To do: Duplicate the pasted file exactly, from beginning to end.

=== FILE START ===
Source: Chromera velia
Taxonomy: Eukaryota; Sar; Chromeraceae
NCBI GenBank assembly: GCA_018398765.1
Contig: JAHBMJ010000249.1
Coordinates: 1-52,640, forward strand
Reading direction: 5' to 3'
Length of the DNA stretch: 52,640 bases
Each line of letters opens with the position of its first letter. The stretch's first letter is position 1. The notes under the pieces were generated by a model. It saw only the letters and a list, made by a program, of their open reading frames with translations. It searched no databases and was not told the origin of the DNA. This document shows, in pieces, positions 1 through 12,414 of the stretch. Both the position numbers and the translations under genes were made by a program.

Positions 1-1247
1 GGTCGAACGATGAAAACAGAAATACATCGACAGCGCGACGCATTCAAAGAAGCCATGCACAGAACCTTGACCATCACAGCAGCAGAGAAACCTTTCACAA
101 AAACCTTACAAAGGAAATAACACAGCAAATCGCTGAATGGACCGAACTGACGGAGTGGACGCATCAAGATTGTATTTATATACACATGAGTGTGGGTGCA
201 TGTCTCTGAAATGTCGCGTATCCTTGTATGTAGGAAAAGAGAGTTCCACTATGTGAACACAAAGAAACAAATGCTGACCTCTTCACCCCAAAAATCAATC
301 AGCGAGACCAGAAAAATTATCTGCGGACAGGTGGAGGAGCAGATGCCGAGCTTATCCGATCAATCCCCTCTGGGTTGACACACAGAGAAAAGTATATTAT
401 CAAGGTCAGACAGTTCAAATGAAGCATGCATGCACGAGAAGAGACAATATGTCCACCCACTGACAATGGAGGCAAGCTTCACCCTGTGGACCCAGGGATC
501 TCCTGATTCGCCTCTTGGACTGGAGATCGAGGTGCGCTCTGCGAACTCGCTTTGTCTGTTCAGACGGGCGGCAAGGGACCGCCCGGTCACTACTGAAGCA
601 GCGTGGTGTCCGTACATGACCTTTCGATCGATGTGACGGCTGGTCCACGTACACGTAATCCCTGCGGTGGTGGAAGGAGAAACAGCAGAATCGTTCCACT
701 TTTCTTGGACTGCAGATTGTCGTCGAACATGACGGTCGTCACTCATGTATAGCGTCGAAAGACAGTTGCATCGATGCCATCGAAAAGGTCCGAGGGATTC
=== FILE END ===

Source: Chromera velia
Taxonomy: Eukaryota; Sar; Chromeraceae
NCBI GenBank assembly: GCA_018398765.1
Contig: JAHBMJ010000249.1
Coordinates: 1-52,640, forward strand
Reading direction: 5' to 3'
Length of the DNA stretch: 52,640 bases
Each line of letters opens with the position of its first letter. The stretch's first letter is position 1. The notes under the pieces were generated by a model. It saw only the letters and a list, made by a program, of their open reading frames with translations. It searched no databases and was not told the origin of the DNA. This document shows, in pieces, positions 1 through 12,414 of the stretch. Both the position numbers and the translations under genes were made by a program.

Positions 1-1247
1 GGTCGAACGATGAAAACAGAAATACATCGACAGCGCGACGCATTCAAAGAAGCCATGCACAGAACCTTGACCATCACAGCAGCAGAGAAACCTTTCACAA
101 AAACCTTACAAAGGAAATAACACAGCAAATCGCTGAATGGACCGAACTGACGGAGTGGACGCATCAAGATTGTATTTATATACACATGAGTGTGGGTGCA
201 TGTCTCTGAAATGTCGCGTATCCTTGTATGTAGGAAAAGAGAGTTCCACTATGTGAACACAAAGAAACAAATGCTGACCTCTTCACCCCAAAAATCAATC
301 AGCGAGACCAGAAAAATTATCTGCGGACAGGTGGAGGAGCAGATGCCGAGCTTATCCGATCAATCCCCTCTGGGTTGACACACAGAGAAAAGTATATTAT
401 CAAGGTCAGACAGTTCAAATGAAGCATGCATGCACGAGAAGAGACAATATGTCCACCCACTGACAATGGAGGCAAGCTTCACCCTGTGGACCCAGGGATC
501 TCCTGATTCGCCTCTTGGACTGGAGATCGAGGTGCGCTCTGCGAACTCGCTTTGTCTGTTCAGACGGGCGGCAAGGGACCGCCCGGTCACTACTGAAGCA
601 GCGTGGTGTCCGTACATGACCTTTCGATCGATGTGACGGCTGGTCCACGTACACGTAATCCCTGCGGTGGTGGAAGGAGAAACAGCAGAATCGTTCCACT
701 TTTCTTGGACTGCAGATTGTCGTCGAACATGACGGTCGTCACTCATGTATAGCGTCGAAAGACAGTTGCATCGATGCCATCGAAAAGGTCCGAGGGATTC